Rubbish!  That’s not what the oracle is saying! This mangy dog here is munching up your prophesies like he munches up your breakfast!  I can tell you exactly what that dog is all about!

Demos:
All right, then. Tell me!  Hang on a minute, I’ll get a rock first, just in case that oracle dog tries to bite me!

1030
Sausage Seller: Unfolds a scroll and reads.
“Mark well Erechtheus’ son the dog called Cerberus who makes slaves out of men!  While you are having you supper, he watches, wagging his tail, until he finds you looking the other way, he snatches your food and, at night while you’re deep in your slumber, he secretly glides along into you kitchen, just like a dog and licks all your plates and runs off with your islands!”

Demos:
Ah, now, by Divine Poseidon, that’s much better,!

Paphlagon:
No, mate, no!  Listen to this first and then make up your mind.  Listen:
Reads “A birth will take place in our holy city. The birth of the lion that will fight for the people of Athens as if they were the lion’s very own cubs.  It will fight bravely the huge horde of gnats that will attack them. And if you want to protect that lion, build a huge wooden wall with iron towers all around the city.”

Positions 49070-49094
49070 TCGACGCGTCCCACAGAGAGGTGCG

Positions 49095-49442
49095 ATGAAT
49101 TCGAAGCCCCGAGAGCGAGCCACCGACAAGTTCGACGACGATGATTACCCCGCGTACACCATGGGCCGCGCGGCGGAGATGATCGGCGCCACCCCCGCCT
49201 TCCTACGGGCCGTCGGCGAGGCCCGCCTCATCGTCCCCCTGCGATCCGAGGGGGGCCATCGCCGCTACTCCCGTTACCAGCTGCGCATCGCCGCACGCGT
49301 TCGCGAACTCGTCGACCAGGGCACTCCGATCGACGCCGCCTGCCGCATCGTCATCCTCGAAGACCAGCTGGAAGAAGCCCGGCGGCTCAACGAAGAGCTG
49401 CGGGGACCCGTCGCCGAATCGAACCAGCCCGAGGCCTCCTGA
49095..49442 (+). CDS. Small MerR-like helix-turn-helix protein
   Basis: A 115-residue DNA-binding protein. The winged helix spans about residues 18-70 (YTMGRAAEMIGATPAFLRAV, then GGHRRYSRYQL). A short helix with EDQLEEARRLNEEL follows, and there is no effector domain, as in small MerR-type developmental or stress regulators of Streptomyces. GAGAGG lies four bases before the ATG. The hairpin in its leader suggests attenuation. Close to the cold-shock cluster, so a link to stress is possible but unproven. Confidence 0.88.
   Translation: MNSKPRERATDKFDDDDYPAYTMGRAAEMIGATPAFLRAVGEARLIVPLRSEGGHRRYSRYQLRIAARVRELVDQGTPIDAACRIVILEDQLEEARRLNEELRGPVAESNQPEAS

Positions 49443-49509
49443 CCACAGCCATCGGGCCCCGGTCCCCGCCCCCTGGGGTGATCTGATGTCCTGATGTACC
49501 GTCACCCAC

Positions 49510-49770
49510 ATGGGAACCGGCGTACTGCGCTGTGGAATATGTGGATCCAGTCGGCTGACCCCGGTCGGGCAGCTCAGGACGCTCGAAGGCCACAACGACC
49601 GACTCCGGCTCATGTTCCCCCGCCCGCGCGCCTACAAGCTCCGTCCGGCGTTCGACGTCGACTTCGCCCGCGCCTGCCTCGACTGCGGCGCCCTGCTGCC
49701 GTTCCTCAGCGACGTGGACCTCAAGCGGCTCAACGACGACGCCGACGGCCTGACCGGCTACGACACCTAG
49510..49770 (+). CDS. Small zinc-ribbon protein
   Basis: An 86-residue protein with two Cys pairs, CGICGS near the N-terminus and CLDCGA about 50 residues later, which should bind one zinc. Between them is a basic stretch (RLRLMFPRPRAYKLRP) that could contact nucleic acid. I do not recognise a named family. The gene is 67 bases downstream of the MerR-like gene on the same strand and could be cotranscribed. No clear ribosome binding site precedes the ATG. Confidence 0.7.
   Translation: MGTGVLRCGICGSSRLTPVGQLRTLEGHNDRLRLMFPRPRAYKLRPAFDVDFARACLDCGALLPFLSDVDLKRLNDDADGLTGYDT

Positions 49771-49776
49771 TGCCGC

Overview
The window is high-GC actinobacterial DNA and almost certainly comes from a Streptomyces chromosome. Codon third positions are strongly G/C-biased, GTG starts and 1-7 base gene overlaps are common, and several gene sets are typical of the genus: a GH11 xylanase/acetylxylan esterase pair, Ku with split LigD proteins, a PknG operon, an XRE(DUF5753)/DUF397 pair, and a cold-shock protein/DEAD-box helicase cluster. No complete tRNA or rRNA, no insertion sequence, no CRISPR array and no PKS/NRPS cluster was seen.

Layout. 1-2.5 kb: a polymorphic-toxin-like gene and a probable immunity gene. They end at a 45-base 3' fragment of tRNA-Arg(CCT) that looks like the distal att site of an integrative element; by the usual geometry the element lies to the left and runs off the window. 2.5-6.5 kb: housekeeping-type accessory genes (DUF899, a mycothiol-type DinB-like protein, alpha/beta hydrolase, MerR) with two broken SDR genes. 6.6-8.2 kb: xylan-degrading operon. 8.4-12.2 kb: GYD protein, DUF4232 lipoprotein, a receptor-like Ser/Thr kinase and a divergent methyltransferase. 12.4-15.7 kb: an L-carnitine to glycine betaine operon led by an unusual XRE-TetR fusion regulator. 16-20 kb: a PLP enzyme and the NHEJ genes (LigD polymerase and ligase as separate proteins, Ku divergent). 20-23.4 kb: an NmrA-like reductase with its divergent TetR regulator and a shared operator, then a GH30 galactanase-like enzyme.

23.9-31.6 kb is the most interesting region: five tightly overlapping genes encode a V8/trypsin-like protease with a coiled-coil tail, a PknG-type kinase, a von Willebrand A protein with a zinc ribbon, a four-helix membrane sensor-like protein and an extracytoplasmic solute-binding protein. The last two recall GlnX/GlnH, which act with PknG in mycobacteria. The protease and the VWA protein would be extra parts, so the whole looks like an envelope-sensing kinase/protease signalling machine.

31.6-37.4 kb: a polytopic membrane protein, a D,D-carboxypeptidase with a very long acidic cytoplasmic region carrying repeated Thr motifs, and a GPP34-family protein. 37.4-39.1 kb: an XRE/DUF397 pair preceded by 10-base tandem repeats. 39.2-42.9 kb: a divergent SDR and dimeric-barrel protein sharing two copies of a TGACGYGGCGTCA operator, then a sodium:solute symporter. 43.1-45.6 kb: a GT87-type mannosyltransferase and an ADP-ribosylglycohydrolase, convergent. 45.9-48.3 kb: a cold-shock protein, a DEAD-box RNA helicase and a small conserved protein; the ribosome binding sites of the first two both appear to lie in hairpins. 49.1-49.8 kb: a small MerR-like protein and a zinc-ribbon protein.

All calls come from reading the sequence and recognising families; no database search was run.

Now do you know what all that means, boss?

1041
Demos:
No, by Apollo, I don’t!

Paphlagon: Rolls his eyes again, in frustration
It’s Apollo, boss! Apollo is telling you that you’ve got to protect me because I’m the lion he’s promised you! Me!

Demos:
Yeah?  Is that right? Lion, lying, who’s the lion and who’s the liar, ey?  One and the same?

Sausage Seller:
Ha!  He’s neglected to tell you a bit more about that oracle, Mister Demos. What Apollo meant was that you should protect this guy inside a wall made of wood and iron!

Demos:
What? What does Apollo mean by that?

Sausage Seller:
The god is ordering you to put him in the public pillory, Mister Demos. Wood and iron with five holes in it, see? Demonstrates someone being in a pillory.
The pillory. Lock him up in one of those.  That should keep the bastard… safe!

1050
Demos:
Hahaha!  I believe that this is one prophesy that has imminent and immediate potential!

Paphlagon: Quickly opens a scroll and reads from it
Nah, don’t trust him, boss!  Listen: Reads
“Envious crows crow but you must keep your love for the hawk who delivered into your hands the Spartan ravens… in shackles.”

Sausage Seller:
Yeah, he was pissed as a fart when he tried that one! Reads from a scroll
“Oh, son of Cecrops! You’ve been given such bad counsel!  Think not that this achievement is a great one. Would not a woman bear a burden if the burden was put upon her by her husband? But put her into battle with an enemy and she’ll shit herself.”

Paphlagon:  Another scroll
Hang on, boss! Look at what Apollo is saying about Pylos:
“Pylos in front of Pylos…”

Demos:
Ey? What’s he mean by “Pylos in front of Pylos?”

1060
Sausage Seller:
Hahaha! Brandishing his phallus The god is saying that the leather beater will be ravishing a whole lot of pylons in the bath houses!

Demos: